• The practice had good facilities and multi-skilled staff and was well equipped to treat patients and meet their needs.
  • Information about how to complain was available and patients who found had difficulties understanding, were encouraged to complain verbally and supported in the process.
  • The practice had a clear vision which had quality and safety as its top priority. A business plan was in place, was monitored and regularly reviewed and discussed with all staff. High standards were promoted and owned by all practice staff with evidence of team working across all roles.

We saw several areas of outstanding practice including:

  • The practice had increased the flexibility and length of time of their appointments to 13 minutes instead of ten and could demonstrate the impact of this by reduced use of the accident and emergency services and positive results from clinical audits.
  • The practice had a very good skill mix which included a nurse prescriber, counsellors and rehabilitation workers and was able to provide social and medical care for a focussed range of patients. They were able to demonstrate the positive impacts for this group of patients.
  • The practice attended the primary schools in the area three times a year, drug and alcohol rehabilitation units and hostels to promote better health. If underlying health issues were identified patients (if they did not have a GP) were offered the opportunity to register with the practice. If they were known to the practice they were encouraged to attend for an appointment.
  • The practice organised social activities such as car boot sales, open days, “come and eat cake” days and food parcels for patients in need. They were also planning parenting classes, boogie babies and a choir. They did this to build relationships with the patient population, increase awareness of what the practice offered and reduce inappropriate attendance at other services such as walk in centres or accident and emergency departments.
  • Through their care and treatment of chronic obstructive pulmonary disorder (COPD) the practice had identified areas within the county where COPD was higher and people required treatment. They had shared this information with the CCG and were working to reduce the effects of this condition throughout the community.
  • All staff undertook annual 360 degree feedback and appraisals that identified learning needs, from which action plans were documented. 360 Degree Feedback is a system or process in which employees receive confidential, anonymous feedback from the people who work around them. Our interviews with staff confirmed that the practice was proactive in providing training and funding for relevant courses.
  • Verbal complaints were encouraged to assist people with reading or writing difficulties and staff recorded these in full.

There were some areas where improvements should be considered.

Importantly the provider should:

  • Introduce a system of management responsibility for each day’s workload to ensure that nothing is missed at the end of each day.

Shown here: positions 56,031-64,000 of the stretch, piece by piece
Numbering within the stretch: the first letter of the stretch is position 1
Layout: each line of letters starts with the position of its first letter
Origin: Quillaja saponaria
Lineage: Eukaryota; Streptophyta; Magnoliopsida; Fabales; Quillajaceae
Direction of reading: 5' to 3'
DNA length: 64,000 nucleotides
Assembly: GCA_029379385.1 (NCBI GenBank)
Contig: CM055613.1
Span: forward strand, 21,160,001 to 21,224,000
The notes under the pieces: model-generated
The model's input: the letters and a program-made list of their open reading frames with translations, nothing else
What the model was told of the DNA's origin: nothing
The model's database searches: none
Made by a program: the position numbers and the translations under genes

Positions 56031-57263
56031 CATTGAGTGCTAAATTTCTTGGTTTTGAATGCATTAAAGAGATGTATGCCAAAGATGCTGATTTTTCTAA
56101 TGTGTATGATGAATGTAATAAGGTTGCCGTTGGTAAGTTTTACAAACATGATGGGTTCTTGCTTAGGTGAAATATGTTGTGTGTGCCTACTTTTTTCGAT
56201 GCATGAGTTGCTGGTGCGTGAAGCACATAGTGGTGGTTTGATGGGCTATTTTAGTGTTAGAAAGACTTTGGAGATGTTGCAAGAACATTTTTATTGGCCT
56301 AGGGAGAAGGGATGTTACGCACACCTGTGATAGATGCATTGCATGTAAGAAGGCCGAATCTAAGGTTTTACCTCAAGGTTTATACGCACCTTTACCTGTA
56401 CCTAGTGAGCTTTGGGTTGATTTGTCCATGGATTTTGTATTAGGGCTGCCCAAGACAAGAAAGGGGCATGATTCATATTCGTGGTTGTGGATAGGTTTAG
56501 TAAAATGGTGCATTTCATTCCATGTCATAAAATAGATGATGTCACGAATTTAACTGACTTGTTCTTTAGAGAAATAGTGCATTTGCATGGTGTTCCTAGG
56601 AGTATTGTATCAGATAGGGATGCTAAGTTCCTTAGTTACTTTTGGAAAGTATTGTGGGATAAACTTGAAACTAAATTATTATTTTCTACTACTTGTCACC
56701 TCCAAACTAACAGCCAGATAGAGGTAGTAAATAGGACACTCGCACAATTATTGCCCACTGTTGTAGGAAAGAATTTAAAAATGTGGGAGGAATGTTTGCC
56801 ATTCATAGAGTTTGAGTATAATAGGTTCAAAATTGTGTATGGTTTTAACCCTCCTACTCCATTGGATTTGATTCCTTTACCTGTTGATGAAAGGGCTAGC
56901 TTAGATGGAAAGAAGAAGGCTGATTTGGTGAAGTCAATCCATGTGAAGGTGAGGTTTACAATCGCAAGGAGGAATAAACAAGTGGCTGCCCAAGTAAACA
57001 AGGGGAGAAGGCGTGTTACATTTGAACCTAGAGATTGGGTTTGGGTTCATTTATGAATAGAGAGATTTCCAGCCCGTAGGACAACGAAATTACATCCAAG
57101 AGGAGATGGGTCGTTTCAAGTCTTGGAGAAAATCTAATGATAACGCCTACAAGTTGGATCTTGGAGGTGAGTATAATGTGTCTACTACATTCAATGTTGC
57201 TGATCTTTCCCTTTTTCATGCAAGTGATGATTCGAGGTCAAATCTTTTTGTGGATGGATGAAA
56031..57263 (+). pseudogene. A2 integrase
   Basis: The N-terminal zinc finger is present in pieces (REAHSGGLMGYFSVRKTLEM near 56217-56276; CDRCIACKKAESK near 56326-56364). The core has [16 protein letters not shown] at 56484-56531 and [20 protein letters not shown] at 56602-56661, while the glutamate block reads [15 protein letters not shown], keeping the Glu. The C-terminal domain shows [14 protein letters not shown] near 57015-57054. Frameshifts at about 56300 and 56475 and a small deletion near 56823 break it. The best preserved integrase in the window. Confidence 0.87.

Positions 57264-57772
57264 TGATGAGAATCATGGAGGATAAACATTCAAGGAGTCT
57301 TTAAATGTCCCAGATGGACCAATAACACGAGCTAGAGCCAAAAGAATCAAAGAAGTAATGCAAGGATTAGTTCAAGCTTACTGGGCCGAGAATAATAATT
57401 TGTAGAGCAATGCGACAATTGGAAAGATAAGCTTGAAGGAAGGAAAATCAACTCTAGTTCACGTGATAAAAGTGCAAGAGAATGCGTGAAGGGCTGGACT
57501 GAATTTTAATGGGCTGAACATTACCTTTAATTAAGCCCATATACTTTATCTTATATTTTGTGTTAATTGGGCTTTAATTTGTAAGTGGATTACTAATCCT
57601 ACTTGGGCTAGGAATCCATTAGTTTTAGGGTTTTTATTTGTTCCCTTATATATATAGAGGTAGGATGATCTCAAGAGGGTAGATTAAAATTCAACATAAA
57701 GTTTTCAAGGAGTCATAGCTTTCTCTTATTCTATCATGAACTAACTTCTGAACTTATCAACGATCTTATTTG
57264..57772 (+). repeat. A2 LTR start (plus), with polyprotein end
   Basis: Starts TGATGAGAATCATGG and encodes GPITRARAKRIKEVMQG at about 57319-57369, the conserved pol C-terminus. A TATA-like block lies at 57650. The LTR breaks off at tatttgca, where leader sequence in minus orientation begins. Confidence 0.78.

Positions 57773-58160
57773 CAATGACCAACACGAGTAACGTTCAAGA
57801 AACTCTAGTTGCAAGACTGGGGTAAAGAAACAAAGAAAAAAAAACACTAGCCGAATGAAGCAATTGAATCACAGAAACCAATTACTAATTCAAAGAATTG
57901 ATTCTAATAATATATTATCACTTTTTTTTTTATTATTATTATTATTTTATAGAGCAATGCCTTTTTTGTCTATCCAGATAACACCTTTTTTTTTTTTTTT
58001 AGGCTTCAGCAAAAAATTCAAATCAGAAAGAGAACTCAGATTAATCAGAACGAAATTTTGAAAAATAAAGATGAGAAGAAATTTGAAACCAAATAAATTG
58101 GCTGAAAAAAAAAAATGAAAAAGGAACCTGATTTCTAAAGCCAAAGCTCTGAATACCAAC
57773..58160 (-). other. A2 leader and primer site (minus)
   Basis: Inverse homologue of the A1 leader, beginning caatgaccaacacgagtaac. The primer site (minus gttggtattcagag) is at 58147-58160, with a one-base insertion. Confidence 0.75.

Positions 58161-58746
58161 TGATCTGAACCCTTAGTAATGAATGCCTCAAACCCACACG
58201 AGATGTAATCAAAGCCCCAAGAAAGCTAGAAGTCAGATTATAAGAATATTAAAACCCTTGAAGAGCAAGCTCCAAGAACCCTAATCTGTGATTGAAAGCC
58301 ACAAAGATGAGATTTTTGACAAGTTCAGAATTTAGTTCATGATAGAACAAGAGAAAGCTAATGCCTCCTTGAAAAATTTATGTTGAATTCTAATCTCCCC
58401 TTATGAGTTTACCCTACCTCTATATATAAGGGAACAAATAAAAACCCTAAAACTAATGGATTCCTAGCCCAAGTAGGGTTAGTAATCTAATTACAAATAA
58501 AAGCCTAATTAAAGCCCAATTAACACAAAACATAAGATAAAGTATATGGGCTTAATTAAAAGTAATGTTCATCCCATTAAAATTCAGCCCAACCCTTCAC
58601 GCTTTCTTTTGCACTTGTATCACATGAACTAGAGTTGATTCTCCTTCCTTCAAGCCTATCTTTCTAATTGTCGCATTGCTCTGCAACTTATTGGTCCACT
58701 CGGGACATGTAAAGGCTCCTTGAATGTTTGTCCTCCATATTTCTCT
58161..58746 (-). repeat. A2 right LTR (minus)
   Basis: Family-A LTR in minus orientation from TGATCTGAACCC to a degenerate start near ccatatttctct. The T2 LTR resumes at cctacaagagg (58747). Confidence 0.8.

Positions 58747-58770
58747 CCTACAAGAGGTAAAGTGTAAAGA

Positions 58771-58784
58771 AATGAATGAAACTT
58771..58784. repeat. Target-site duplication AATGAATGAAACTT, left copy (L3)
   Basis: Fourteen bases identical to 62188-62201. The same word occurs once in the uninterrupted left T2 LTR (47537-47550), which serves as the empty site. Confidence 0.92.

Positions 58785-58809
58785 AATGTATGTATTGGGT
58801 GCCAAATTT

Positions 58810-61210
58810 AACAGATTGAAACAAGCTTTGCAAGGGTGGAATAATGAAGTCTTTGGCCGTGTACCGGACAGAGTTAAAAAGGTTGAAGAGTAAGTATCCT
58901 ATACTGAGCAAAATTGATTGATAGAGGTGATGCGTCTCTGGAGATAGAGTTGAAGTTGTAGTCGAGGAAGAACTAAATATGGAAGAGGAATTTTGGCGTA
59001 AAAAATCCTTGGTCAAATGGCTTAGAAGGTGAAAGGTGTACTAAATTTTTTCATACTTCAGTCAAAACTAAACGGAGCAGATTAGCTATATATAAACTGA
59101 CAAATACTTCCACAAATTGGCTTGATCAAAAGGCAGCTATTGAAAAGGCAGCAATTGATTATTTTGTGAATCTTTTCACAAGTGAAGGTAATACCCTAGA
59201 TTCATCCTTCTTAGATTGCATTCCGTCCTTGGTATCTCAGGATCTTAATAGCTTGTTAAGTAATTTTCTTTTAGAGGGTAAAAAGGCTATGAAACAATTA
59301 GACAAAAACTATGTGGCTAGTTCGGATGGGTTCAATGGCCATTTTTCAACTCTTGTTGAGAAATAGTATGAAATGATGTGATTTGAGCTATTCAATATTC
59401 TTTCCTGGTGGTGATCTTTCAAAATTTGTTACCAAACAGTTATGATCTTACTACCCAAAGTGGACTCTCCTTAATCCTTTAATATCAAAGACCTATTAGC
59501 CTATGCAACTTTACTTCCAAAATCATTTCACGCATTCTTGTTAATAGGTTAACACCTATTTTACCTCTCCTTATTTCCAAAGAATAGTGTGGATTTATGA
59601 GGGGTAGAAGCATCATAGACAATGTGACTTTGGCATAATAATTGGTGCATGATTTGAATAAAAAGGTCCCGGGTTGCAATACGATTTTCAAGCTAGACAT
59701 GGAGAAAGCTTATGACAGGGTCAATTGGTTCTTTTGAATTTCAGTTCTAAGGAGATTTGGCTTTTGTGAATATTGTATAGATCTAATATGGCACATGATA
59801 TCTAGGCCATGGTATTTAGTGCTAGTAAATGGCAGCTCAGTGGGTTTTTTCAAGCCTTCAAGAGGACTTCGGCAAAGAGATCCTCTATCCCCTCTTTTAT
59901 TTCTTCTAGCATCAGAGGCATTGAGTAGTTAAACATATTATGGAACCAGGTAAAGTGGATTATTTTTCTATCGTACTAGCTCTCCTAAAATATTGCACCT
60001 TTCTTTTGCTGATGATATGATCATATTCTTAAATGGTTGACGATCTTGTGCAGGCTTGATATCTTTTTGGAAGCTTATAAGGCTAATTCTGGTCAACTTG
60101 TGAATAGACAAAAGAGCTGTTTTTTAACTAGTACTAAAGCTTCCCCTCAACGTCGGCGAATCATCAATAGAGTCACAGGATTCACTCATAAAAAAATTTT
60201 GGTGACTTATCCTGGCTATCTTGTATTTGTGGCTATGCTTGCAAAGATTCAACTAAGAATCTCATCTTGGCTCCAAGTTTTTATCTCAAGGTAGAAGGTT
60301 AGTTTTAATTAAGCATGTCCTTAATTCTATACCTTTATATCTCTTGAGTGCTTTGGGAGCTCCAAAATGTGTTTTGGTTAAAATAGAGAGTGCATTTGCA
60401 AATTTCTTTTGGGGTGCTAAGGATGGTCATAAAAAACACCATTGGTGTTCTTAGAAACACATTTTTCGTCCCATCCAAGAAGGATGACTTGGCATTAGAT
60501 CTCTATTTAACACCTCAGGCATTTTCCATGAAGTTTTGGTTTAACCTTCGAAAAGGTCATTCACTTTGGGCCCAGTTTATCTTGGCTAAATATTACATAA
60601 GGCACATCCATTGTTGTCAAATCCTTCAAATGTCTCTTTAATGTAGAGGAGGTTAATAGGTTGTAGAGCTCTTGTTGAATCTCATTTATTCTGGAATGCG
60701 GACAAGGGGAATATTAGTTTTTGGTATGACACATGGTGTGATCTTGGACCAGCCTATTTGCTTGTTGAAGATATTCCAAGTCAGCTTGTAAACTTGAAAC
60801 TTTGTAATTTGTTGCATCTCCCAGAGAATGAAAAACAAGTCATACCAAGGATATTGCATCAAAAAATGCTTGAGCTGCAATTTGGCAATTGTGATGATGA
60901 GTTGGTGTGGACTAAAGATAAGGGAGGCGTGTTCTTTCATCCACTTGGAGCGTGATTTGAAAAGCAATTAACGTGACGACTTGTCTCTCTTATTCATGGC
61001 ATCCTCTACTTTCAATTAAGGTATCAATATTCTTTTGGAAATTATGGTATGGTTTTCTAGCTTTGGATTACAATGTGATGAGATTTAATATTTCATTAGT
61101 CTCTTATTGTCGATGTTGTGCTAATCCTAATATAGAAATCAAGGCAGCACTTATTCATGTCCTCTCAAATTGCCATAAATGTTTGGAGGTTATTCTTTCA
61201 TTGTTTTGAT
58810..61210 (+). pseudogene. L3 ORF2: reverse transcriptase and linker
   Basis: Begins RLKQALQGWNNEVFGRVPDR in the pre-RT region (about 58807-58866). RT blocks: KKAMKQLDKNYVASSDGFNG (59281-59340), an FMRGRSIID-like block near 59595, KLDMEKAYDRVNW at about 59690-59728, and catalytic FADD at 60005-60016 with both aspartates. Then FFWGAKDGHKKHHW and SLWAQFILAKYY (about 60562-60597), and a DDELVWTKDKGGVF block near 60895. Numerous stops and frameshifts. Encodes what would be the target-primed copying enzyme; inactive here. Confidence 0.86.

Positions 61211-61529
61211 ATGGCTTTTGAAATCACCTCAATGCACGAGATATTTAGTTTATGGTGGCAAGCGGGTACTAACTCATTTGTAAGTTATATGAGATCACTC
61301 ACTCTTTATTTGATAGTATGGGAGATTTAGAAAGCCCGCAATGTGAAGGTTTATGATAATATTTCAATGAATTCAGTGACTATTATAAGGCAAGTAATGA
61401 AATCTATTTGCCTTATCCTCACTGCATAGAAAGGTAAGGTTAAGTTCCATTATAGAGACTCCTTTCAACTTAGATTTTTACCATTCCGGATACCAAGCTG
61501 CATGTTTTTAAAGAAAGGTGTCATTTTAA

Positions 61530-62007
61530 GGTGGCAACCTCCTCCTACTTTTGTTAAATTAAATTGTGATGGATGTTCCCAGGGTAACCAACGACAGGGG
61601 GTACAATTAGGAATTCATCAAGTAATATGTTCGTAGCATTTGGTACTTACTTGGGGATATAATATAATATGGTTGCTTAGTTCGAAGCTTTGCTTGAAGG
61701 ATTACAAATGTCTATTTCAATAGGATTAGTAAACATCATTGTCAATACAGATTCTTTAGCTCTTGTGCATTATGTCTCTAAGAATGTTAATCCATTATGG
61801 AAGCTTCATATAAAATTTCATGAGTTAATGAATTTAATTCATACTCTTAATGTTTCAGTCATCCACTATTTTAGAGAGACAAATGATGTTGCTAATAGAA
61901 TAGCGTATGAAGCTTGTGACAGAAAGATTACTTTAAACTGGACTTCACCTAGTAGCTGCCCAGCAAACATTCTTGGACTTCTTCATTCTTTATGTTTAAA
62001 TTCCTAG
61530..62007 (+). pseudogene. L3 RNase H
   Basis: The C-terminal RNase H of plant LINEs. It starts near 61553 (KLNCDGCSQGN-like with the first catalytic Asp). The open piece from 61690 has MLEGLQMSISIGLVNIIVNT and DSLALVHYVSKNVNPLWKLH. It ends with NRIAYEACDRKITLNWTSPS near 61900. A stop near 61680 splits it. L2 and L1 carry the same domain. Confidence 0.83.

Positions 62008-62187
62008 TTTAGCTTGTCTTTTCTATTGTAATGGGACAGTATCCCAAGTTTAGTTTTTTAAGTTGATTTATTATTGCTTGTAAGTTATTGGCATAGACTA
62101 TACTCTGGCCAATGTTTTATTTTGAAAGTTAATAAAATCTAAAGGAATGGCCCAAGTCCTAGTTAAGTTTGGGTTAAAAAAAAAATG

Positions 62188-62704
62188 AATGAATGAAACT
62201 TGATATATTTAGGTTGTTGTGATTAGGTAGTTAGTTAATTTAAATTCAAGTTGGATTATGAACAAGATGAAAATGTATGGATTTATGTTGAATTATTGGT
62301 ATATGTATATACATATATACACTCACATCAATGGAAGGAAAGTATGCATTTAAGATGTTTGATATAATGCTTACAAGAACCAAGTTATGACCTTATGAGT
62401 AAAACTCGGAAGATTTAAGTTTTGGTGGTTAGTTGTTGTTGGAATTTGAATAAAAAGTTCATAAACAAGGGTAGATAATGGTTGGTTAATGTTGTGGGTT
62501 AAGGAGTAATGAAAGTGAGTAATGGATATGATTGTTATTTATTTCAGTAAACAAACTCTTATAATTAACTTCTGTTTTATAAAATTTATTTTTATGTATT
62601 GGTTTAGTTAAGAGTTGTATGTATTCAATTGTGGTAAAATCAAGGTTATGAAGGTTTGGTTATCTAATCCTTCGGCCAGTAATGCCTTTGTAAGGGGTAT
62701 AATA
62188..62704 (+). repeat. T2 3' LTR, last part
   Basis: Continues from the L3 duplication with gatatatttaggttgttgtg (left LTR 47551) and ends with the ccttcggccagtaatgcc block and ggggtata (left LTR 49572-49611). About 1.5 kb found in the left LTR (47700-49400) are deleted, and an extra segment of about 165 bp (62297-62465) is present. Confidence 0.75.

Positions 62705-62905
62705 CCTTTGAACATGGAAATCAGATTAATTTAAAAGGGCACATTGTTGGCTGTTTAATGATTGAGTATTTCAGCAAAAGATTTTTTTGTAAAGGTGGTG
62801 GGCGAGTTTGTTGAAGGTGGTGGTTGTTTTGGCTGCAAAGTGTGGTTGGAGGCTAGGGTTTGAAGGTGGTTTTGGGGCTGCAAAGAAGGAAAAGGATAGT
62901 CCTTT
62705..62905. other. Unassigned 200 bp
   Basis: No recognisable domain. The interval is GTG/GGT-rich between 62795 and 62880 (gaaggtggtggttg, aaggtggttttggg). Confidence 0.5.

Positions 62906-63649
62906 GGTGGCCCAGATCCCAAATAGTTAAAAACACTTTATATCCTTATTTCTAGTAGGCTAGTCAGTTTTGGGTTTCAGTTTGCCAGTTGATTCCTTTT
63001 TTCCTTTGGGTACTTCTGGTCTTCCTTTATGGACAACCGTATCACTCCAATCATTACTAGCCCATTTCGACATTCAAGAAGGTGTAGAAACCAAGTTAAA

Professor Steve Field (CBE FRCP FFPH FRCGP) 

Chief Inspector of General Practice

People with long term conditions


Updated 28 May 2015

The practice is rated as outstanding for the care of people with long-term conditions. GPs and Nurses had lead roles in chronic disease management and patients at risk of hospital admission were identified as a priority. Longer appointments and home visits were available when needed. All patients had a structured annual review to check that their health and medication needs were being met. For those people with the most complex needs, the named GP worked with relevant health and care professionals to deliver a multidisciplinary package of care. The practice were able to evidence that prevalence gaps were closing through their active screening and case finding. Some staff members with specific interests received additional training.

Families, children and young people


Updated 28 May 2015

The practice is rated as outstanding for the care of families, children and young people. There were a large number of children with complex needs on the practice list cared for under Direct Enhanced Services (DES). This meant they had a named GP and increased access. Care plans were in place for a large majority of complex families and the practice worked closely with the Children and Adolescent Mental Health Services (CAMHS), community paediatricians and secondary and tertiary care. One of the GPs had a special interest in paediatrics and families with complex needs. Staff were given contraceptive and implant training and helped educate patients to reduce unwanted pregnancies. Health advice and education was provided in local primary schools three times a year. The practice had a multidisciplinary team approach for the care of the many families within the community where complex social issues affected their physical and mental health and were able to evidence positive outcomes.